A two-dimensional group of rectangular cells organized into rows and columns.

Table header
The name of a category of data in a data table row or column. In a simple data table, column headers are provided in the first row and apply to the data cells in their respective columns; similarly, row headers are provided in the first column and apply to the data cells in their respective rows. In a complex data table, a column header may be defined in any row, and may apply to multiple columns or to a few cells in a column; similarly, a row header may be defined in any column, and may apply to multiple rows or to a few cells in a row.

Tactilely discernible
Able to be detected, and distinguished from adjacent objects, by means of touch.

Telecoil
An alternate or supplemental input device for a hearing aid, consisting of a tiny coil of wire around a core that will induce an electric current in the coil when in the presence of a changing magnetic field.

Teletypewriter (TTY)
Communications device used by people who are deaf, hard of hearing, or speech impaired to communicate over networks designed to carry voice.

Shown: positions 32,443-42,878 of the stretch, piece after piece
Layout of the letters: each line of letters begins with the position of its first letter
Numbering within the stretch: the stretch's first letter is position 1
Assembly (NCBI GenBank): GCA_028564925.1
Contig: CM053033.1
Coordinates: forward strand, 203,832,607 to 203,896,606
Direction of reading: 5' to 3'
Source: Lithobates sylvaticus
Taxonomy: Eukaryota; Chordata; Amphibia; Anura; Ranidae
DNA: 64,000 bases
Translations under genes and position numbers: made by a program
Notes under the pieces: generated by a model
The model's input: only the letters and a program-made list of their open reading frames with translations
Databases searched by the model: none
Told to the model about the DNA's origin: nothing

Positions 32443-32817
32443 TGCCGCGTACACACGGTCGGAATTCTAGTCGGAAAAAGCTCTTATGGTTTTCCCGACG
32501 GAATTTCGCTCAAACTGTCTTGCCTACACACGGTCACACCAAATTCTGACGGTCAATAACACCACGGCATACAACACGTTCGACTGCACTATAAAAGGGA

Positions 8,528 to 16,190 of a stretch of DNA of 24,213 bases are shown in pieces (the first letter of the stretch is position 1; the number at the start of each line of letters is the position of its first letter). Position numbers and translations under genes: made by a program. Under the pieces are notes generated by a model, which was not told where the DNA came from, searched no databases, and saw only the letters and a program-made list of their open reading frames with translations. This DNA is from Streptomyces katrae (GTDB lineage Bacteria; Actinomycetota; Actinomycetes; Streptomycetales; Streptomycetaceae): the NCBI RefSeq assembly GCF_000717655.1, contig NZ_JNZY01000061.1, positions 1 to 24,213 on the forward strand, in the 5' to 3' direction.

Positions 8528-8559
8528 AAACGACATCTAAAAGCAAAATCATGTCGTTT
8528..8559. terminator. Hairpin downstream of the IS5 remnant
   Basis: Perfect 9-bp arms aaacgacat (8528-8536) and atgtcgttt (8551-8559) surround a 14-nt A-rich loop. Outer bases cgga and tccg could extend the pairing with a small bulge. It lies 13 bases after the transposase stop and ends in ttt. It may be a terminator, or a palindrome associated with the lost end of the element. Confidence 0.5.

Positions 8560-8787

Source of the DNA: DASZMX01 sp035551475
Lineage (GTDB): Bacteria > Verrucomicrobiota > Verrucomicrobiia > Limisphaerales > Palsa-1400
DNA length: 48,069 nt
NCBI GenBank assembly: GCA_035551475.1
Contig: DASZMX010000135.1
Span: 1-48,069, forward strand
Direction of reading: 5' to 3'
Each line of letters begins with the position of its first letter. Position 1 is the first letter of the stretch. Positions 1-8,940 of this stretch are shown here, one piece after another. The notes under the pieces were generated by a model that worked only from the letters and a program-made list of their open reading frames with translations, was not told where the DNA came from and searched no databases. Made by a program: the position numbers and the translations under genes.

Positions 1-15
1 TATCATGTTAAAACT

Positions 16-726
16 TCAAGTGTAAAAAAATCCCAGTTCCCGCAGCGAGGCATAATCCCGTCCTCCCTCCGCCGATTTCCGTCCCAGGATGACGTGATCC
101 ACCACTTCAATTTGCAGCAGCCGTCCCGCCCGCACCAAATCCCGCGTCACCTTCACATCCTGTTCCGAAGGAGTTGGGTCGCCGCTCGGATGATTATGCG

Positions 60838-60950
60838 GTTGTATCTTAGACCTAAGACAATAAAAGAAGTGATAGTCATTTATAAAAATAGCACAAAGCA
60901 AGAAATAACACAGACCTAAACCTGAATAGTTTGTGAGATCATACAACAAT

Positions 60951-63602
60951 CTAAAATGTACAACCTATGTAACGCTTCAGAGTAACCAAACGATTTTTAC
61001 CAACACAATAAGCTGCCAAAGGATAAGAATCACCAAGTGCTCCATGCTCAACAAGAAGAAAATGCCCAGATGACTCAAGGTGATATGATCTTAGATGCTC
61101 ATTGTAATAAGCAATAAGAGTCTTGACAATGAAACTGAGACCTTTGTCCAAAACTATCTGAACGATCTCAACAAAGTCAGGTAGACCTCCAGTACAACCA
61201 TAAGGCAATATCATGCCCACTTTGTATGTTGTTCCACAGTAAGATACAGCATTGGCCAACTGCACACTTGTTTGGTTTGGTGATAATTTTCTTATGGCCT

Textual information
Any information presented using words or characters. Images of text are included in this definition.

Timeout
1. (noun) a product or function reset that occurs when a user provides no action or input within a certain time interval.
2. (intransitive verb) to reset as described.

User interface element
Any component of a software or web application user interface intended to allow the user to access information or perform an action (e.g., a menu, tab, radio button, text field, etc.).
Also known as program element or programmatic element.

Voice Carry Over (VCO)
Strategy of using a TTY for inbound text only. VCO allows people who are hard of hearing or oral deaf (deaf with intelligible speech) to use a TTY without typing. They only use the TTY for reading during the inbound direction of the call, and talk to the other party by speaking into a microphone.

 

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Last Modified: 5/23/2012 9:32:47 AM